Monday, December 27, 2010


This is great:

Now, a little engineering analysis, courtesy ME - philosopher / engineer in the classic tradition of Archimedes:

"Hydrogen combines with oxygen to produce electricity."

No it doesn't. Hydrogen combines with oxygen to produce HEAT and FLAME. This heat energy must somehow be converted to mechanical energy, to turn a generator to produce electricity - this task is typically accomplished by heating water into steam, to drive a turbine which in turn spins a generator, which is a big electric coil that produces electricity. Even nuclear power plants work this way.

The byproduct of the chemical reaction of hydrogen and oxygen is water - this is true. But where does the hydrogen come from?

Hydrogen exists in nature in the form of water - H2O, also known as 'dihydrogen monoxide' - DHMO. To extract the hydrogen from the water requires running an electric current through the water - a process known as 'electrolysis'.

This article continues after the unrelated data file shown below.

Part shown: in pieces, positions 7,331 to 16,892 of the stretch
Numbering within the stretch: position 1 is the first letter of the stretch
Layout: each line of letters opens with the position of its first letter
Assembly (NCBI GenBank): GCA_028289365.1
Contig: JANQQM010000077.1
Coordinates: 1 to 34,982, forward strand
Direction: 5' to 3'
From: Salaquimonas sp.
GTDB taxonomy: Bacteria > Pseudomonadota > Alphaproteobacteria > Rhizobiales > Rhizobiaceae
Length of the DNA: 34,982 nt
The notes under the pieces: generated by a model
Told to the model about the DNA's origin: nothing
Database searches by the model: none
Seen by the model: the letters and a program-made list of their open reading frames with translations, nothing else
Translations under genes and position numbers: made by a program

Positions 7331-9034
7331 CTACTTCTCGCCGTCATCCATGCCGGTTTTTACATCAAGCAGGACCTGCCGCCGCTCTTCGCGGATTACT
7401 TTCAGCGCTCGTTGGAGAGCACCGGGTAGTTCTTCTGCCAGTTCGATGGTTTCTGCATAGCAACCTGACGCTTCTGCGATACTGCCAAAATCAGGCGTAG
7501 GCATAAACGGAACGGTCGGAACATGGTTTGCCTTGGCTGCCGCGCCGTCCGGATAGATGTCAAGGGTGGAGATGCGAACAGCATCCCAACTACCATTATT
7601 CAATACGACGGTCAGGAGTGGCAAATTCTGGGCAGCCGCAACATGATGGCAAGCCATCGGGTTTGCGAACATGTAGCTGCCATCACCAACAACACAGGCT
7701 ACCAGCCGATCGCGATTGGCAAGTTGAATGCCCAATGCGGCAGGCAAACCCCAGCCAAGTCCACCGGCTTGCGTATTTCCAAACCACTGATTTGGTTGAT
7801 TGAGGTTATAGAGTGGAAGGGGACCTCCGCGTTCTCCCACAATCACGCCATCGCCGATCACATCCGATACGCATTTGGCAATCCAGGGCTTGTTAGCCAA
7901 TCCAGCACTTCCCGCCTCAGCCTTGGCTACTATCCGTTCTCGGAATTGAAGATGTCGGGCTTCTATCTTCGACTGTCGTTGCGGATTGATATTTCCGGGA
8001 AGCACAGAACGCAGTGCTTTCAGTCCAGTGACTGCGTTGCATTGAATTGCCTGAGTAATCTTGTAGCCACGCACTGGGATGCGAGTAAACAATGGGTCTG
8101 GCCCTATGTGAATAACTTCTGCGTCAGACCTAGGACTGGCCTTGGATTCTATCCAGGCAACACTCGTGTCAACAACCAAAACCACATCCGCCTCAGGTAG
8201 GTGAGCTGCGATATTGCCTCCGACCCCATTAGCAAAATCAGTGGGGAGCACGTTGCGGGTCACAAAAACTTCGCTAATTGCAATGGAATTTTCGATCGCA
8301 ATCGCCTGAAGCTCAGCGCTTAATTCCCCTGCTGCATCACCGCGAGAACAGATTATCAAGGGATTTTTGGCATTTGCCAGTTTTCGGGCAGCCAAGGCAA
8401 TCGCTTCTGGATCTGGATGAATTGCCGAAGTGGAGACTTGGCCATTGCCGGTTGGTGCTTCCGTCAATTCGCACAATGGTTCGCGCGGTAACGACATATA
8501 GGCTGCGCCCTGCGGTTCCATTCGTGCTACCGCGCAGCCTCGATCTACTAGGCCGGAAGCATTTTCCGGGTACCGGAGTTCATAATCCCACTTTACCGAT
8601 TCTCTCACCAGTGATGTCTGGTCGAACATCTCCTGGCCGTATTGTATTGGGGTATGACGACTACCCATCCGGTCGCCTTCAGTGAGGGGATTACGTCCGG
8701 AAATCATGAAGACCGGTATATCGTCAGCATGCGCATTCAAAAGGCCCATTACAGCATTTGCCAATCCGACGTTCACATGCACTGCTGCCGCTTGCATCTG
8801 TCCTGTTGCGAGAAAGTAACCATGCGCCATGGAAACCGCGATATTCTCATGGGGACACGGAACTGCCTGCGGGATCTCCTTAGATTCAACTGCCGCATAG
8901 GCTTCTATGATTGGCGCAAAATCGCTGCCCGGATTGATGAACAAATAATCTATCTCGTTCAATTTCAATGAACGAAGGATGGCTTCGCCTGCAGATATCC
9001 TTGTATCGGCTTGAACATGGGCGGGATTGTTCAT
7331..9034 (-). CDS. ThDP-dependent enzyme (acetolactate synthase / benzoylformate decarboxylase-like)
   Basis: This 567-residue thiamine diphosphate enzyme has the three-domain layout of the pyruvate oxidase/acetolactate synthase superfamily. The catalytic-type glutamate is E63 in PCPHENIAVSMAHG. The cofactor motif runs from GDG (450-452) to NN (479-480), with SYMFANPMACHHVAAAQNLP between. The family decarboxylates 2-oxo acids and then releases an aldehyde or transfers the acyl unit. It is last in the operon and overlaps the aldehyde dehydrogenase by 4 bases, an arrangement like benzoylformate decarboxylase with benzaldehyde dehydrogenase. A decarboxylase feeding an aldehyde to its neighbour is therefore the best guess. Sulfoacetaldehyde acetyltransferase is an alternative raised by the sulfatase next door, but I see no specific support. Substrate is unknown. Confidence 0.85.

So where does the electricity come from, to get the hydrogen to fuel the car?

Most electricity is produced by fossil fuel power plants. Most fossil fuel power plants burn coal; 80% of the electricity in North America is produced this way.

In other words, this hydrogen fuel cell car is no different than the electric car - the energy required to drive it is derived from good old-fashioned coal.

Ergo, to say that this car is pollution-free is like a man eating a steak saying he's a vegetarian by default, in that the cow he eats is a herbivore.

What I really want to know is how come all these "Car of the Future" cars always look like souped-up Prius's? EFF THAT. It's 2010 - when are we going to get THESE THINGS???





  1. You are correct that "making Hydrogen" involves electrolysis -- you pump in electricity and coming out you get hydrogen and oxygen. This can be looked at as the charge cycle and you take the hydrogen that's produced, put it in a tank, and later "discharge" it and recombine it with oxygen.